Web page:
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JessieJamesCross the “take no prisoners” attitude of Alanis Morrissette, with the unapologetic “girrrl power” of Tori Amos, and the vocal acrobatic belting of Christina Aguilera, and you have Jessie James, the newest diva-in-training to hit the pop music scene.

James made a splash earlier this summer on the Confessions of a Shopaholic soundtrack with her song her song Blue Jeans, a funky, sensual ode to that tried and true staple of American apparel. On her self-titled debut, she includes this slinky tune with eleven others that collectively manages to pack a punch for sheer exuberance, passion, and energy.

Following closely in the steps of her afore-mentioned, more seasoned peers, James, pulls no punches in expressing herself and “gettin’ hers,” whether its spelling out exactly what she wants in her man, as in the song My Cowboy: “You better tell me that I’m pretty if you wanna be my cowboy… ain’t got time for no players… or heartbreakers,” or what she’ll do to be loved if her lover should be foolish enough to neglect her, as in the song Guilty , where she takes solace in a passionate affair: “I feel everything but guilty.“ In the uncompromising song Big Mouth, James declares “If you want a piece of my heart, you’ll get a piece of my mind.” In Psycho Girlfriend, James comes very close to the obsessiveness of Morissette’s “You Oughta Know,” although delivered in a less maniacal, more laid back manner.

James proves here that she has the vocal chops to compete very well with pop music’s current reigning divas. With a CD filled with larger-than-life hooks and just enough of a touch of country twang via a really cool banjo and some acoustic guitar, she’s successfully chosen the perfect pallet on which she can truly let loose and sing to us with everything she’s got.


GlorianaThis good looking neo-country quartet of two guys (Tom and Mike Gossin) and two girls (Rachel Reiner and Cheyenne Kimball) makes its debut with a high energy, smoothly produced collection of tunes sure to please the ear of those with a penchant for super sweet harmonies sung over big, catchy hooks sung by a group that’s very easy on the eyes.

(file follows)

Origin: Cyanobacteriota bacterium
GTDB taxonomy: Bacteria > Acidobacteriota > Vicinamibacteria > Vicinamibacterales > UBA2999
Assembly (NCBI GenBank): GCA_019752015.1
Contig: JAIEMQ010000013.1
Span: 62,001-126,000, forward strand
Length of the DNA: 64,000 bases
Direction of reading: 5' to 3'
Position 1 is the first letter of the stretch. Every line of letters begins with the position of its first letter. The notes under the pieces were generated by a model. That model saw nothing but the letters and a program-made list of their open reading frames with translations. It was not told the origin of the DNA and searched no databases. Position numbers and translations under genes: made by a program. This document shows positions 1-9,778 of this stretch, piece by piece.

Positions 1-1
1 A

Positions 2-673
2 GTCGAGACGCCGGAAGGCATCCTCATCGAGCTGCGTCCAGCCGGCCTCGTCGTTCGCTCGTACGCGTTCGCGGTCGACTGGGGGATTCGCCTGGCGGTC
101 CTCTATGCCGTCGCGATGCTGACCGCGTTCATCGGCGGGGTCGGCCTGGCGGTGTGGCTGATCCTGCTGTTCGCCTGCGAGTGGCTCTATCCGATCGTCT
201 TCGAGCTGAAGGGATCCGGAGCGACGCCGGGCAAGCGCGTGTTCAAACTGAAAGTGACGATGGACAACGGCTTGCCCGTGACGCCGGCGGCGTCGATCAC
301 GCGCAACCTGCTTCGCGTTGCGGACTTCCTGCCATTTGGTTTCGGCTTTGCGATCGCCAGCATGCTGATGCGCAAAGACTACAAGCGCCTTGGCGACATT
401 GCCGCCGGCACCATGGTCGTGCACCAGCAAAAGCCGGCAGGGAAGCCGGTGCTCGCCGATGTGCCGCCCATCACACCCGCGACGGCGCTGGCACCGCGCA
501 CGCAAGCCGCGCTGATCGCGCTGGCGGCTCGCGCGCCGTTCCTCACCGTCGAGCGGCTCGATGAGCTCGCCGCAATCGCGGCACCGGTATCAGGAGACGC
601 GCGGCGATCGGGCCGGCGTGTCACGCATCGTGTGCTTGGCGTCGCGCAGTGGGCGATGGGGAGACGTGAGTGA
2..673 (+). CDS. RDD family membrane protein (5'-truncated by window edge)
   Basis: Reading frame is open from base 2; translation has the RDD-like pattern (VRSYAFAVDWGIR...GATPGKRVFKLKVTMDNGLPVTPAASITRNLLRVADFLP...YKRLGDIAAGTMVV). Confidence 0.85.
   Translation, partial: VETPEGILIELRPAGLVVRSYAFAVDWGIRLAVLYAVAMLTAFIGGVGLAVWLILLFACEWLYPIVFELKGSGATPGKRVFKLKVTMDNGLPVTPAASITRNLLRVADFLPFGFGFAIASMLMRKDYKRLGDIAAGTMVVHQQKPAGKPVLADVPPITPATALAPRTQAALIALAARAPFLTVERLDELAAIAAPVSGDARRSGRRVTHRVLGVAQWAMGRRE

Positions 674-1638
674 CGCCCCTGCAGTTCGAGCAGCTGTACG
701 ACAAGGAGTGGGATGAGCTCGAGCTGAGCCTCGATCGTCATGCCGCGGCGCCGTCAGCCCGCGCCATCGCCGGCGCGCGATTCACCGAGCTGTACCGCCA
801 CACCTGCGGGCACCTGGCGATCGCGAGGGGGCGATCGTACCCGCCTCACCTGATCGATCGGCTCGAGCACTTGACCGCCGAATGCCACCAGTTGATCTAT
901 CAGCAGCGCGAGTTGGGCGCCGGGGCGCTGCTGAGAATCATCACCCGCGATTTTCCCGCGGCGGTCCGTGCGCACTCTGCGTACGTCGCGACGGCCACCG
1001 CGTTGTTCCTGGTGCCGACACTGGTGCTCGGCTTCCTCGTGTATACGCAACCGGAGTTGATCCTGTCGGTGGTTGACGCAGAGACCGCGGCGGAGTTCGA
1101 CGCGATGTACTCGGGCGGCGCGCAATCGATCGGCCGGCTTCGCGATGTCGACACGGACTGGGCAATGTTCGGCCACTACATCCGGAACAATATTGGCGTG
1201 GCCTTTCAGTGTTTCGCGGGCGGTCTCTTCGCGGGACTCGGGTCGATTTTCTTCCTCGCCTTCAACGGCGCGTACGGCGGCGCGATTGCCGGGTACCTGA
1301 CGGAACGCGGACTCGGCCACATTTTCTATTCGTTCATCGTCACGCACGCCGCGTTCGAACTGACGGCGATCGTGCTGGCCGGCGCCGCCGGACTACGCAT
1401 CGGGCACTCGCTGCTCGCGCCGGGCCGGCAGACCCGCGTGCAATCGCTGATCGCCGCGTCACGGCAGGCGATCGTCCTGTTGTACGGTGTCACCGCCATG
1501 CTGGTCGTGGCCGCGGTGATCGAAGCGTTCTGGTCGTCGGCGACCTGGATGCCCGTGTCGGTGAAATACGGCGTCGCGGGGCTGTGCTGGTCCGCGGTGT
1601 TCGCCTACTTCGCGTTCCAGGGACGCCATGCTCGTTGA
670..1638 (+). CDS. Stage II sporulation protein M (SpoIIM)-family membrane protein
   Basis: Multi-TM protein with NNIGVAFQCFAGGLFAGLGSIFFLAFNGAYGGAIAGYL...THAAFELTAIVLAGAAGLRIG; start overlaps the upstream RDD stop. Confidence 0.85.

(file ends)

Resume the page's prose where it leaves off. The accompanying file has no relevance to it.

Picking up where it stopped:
Fleetwood Mac’s influence is pretty obvious (to positive effect) on the songs How Far Do You Wanna Go (which borrows the beat of Go Your Own Way), If You’re Leaving, and Even If I Wanted To. They truly sound like they had so much fun recording this CD making even the sadder songs, such as Lead Me On, about asking a lover to create an illusion to cover a relationships shortcomings, and Cry On Command, about a relationships end, sound like downright positive experiences, as if the pending heartbreak won’t be half as bad as it could be as long as its accompanied by these deliciously satisfying melodies, designed to sooth away all inner pain.

You Said is a funky, tough-sounding honky-tonk and the songs All Things That Mean The Most and Change Your Mind stand out particularly for their uplifting musical arrangements and choice of almost ethereal harmonies. Kudos to producer Matt Serletic for assembling all the songwriters, musicians, engineers, editors, and mixers in order to create a commercially viable, sonically bright tapestry upon which these ready-for-their-close-up new-country newbies can shine.